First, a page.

groupEmma Torrens, Lauren Moran, James Enyestone-Hinkins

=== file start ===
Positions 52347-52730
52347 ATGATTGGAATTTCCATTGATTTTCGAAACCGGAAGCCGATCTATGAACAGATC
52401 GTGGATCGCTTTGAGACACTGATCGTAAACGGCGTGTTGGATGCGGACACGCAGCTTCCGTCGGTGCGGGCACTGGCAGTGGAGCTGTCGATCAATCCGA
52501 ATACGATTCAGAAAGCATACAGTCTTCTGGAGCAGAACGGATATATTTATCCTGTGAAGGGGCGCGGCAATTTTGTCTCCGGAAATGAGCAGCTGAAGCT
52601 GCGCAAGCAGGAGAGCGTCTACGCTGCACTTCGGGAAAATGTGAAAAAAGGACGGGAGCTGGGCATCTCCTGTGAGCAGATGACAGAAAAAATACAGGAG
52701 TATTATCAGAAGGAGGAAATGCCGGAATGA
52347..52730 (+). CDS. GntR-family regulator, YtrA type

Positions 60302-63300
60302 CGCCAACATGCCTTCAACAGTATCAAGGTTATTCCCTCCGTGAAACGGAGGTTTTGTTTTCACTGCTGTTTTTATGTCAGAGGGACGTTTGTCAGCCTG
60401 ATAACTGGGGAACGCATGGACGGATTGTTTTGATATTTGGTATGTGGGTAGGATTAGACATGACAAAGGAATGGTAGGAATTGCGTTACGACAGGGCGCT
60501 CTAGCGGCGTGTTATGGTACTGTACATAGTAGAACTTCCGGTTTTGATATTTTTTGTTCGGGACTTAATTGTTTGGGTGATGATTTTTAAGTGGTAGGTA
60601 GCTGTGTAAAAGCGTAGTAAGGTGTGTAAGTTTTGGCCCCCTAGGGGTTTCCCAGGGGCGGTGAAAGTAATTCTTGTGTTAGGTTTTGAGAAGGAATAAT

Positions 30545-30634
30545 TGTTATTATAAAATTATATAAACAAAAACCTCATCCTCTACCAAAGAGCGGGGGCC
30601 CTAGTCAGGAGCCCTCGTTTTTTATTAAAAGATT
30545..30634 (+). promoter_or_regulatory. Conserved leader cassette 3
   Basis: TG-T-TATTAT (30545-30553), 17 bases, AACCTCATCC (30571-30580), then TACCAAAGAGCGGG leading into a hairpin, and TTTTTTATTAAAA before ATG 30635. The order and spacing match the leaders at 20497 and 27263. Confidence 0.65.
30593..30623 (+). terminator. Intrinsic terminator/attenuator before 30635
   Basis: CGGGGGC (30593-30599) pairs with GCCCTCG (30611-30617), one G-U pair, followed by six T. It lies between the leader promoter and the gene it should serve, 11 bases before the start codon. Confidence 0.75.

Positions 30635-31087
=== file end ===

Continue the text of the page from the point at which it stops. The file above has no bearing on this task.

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The COVID-19 pandemic has driven increased demands for timely, high quality statistics that can help governments to respond to the social, health and economic impacts of the disease. Data has also been critically important for informing the public during this time of high uncertainty. During the early stages of the pandemic, Australia relied on health surveillance systems to provide critical information on numbers of COVID-19 infections and deaths, with these systems continuing to play an important role in managing subsequent outbreaks. As the pandemic progressed, the need to understand the broader impacts on mortality, both direct and indirect, also became apparent. These impacts could not be measured through disease surveillance systems but could be captured through civil registration based mortality data. The Australian Bureau of Statistics (ABS) recognised both the challenge and opportunity in seeking to deliver rapid registration based mortality data, and after consultation with the Australian Health Protection Principal Committee, agreed to find a way to deliver the required data.


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